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Writings on film. Shock and art. There may be blood.



J-Horror

J-Horror is a genre that originated in Japan in the late 1990s. The "J" stands for Japanese, but Korea has probably produced more films that fit the formula than has Japan. Taiwan and Hong Kong have also produced a number of such films, and several of the most successful Japanese ones have been remade in the US. These are atmospheric yet violent films in which a ghost seeks some form of justice that was denied to them in life. They are rooted in the traditional Japanese Kaidan ghost stories and combine elements of psychological horror with sequences of shocking violence. The ghosts are usually females, who due to the dominance of males in their society are more powerful in death than in life. It is very common for these films to contain some kind of comment on abuse and/or women's status in society. Audition and Freeze Me are related to the genre, although they have no supernatural element. Cure replaces the ghost with hypnotic suggestion.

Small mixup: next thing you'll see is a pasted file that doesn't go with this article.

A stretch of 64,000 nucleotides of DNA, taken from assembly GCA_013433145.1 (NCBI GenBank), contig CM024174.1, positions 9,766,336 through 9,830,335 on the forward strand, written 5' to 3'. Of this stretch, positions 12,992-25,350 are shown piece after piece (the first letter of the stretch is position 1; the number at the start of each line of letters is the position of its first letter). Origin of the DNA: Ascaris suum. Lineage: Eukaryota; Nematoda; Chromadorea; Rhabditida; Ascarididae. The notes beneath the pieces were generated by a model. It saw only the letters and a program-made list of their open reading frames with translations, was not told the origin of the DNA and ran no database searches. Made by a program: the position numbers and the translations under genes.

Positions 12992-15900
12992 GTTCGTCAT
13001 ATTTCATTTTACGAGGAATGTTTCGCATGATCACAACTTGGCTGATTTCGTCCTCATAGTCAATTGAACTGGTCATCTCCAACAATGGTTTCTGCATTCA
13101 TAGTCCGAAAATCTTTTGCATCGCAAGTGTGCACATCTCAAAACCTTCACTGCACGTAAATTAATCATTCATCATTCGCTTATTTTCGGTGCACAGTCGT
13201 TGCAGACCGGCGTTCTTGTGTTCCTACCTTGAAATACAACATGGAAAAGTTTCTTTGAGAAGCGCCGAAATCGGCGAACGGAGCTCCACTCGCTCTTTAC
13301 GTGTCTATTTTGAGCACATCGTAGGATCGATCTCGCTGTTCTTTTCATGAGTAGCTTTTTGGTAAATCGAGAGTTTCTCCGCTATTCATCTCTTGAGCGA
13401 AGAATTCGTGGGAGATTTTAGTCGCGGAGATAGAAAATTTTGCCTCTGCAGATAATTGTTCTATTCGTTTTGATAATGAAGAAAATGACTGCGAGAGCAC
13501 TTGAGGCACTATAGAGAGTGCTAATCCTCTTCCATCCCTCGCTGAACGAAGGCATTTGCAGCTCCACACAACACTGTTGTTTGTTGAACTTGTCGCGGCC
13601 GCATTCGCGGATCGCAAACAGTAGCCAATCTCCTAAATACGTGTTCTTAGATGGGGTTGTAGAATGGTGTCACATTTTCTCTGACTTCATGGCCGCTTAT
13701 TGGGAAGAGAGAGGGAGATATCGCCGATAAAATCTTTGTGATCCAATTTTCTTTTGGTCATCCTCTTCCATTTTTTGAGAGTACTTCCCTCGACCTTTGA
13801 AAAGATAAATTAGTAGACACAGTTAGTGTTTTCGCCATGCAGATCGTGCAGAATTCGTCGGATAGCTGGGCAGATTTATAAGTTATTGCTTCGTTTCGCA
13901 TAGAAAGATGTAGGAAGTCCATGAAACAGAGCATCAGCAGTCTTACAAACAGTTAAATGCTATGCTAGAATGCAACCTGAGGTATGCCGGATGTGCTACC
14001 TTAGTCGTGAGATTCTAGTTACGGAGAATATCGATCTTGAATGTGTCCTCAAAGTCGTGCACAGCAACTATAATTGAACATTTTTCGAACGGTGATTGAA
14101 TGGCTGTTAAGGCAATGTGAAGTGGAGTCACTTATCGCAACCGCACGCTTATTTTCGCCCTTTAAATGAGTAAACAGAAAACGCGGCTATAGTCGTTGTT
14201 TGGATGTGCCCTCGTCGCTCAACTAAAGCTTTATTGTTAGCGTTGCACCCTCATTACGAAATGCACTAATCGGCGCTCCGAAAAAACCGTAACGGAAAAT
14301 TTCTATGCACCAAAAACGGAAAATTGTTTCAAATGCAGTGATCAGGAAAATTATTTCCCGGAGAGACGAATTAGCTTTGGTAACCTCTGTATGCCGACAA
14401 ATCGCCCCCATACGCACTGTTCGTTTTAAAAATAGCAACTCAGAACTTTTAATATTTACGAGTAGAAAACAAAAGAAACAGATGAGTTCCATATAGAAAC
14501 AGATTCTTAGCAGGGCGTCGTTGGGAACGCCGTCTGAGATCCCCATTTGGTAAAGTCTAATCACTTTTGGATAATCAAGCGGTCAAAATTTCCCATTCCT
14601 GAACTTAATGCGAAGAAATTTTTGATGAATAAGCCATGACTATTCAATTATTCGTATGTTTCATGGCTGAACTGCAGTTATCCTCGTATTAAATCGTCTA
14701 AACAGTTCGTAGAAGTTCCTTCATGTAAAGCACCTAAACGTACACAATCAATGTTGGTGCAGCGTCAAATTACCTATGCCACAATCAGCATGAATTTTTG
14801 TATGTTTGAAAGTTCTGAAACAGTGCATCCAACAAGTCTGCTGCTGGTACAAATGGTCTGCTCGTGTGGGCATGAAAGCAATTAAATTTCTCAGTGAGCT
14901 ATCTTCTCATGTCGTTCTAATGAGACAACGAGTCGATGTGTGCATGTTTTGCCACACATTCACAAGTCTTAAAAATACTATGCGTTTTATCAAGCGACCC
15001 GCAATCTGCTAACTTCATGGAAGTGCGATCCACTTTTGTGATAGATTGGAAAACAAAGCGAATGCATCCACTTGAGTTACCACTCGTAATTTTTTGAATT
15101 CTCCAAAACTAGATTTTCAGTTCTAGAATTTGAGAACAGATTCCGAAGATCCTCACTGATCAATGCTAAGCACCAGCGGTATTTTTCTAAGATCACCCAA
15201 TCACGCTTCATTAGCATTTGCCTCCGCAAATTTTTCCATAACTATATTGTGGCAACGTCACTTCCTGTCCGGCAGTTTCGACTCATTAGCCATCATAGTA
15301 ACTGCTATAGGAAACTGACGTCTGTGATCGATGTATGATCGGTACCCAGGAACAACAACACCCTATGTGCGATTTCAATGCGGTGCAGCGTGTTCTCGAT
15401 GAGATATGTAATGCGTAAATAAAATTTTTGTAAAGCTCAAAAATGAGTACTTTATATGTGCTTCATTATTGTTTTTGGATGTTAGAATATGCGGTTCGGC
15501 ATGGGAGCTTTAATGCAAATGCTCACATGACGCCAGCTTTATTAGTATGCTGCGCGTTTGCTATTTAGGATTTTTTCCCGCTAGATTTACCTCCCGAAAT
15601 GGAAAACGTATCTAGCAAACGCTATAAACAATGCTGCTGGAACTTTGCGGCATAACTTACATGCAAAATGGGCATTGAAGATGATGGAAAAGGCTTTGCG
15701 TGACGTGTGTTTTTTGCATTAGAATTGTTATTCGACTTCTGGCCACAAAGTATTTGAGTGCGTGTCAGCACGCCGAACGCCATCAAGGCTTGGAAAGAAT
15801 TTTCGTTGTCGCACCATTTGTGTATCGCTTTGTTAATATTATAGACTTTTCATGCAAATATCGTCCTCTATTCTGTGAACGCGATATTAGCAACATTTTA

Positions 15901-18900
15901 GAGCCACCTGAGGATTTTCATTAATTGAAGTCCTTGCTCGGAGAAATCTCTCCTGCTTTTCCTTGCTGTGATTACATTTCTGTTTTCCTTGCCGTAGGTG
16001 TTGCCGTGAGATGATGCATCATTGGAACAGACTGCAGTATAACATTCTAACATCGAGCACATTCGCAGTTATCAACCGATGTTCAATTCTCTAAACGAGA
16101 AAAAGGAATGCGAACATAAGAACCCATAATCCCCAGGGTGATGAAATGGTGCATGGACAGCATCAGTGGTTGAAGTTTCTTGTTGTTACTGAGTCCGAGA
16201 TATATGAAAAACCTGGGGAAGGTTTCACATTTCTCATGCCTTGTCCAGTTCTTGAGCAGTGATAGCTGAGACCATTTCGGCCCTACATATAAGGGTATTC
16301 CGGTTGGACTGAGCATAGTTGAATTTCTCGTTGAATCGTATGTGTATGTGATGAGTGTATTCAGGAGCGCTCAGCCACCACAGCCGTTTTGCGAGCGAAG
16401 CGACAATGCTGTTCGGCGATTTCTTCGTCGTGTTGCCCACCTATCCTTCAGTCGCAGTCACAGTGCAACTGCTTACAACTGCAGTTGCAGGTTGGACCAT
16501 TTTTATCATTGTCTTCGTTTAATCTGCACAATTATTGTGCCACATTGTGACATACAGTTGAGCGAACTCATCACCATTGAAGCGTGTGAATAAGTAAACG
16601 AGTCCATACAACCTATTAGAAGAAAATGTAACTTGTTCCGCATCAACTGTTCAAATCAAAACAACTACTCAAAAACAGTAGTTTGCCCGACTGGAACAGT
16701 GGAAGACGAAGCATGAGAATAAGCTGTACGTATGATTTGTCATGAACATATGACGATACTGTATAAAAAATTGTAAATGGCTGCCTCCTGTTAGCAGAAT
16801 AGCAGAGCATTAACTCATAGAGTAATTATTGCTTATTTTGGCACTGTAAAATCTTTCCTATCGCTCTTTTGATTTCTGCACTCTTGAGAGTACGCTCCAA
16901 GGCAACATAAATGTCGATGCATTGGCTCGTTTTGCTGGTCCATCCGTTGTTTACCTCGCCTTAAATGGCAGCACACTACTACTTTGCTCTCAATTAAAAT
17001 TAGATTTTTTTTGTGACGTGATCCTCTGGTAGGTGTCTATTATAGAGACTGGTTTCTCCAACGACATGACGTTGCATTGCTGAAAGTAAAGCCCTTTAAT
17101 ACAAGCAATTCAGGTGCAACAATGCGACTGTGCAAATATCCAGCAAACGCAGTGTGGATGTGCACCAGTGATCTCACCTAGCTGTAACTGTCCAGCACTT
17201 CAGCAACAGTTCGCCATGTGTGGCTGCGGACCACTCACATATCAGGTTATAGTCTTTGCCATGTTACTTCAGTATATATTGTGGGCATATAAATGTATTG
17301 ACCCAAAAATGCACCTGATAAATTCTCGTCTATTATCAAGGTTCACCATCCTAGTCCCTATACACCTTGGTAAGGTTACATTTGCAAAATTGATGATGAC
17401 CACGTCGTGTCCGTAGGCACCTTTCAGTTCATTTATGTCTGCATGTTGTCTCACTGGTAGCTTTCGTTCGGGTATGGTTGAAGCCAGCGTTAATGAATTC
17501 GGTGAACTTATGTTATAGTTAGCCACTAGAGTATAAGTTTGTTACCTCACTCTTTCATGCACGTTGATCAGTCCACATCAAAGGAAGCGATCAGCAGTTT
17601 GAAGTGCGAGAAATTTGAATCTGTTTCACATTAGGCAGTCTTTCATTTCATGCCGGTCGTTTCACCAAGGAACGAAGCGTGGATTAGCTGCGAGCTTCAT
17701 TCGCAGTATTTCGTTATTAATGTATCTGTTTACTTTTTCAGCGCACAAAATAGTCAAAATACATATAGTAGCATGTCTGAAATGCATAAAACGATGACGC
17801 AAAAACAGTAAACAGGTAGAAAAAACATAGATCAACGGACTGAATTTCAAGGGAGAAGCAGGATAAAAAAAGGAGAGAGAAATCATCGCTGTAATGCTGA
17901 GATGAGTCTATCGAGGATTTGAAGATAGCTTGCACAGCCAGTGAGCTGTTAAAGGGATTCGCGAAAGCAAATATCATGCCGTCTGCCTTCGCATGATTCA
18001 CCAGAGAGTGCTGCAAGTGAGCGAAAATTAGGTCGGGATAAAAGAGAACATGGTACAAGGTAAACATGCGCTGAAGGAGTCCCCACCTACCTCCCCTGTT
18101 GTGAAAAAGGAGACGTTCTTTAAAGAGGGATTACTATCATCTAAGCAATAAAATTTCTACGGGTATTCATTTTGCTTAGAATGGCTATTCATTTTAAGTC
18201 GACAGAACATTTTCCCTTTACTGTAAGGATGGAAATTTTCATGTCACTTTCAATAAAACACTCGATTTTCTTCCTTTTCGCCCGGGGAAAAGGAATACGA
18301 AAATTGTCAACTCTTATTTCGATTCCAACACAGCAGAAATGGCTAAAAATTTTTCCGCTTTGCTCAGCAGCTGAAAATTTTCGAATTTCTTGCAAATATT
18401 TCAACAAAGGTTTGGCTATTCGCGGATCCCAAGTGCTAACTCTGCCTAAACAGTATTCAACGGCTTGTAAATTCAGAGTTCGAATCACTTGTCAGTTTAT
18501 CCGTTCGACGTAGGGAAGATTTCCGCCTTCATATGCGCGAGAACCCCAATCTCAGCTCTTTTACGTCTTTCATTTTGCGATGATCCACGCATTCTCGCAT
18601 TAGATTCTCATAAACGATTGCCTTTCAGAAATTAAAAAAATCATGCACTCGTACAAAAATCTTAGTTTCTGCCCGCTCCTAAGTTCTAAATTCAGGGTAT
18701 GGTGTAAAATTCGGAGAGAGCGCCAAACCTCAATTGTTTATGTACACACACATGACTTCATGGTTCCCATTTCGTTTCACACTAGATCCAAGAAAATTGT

The genre exploded with Hideo Nakata's Ringu and its hit American remake, The Ring. Sam Raimi hired Takashi Shimizu to direct the US remake of his own Ju-on: The Grudge. Takashi Miike's One Missed Call and Kiyoshi Kurosawa's Pulse are other notable Japanese titles. Korean entries are numerous and of rather consistently high quality. Chinese entries are of mixed quality but are always interesting.

 

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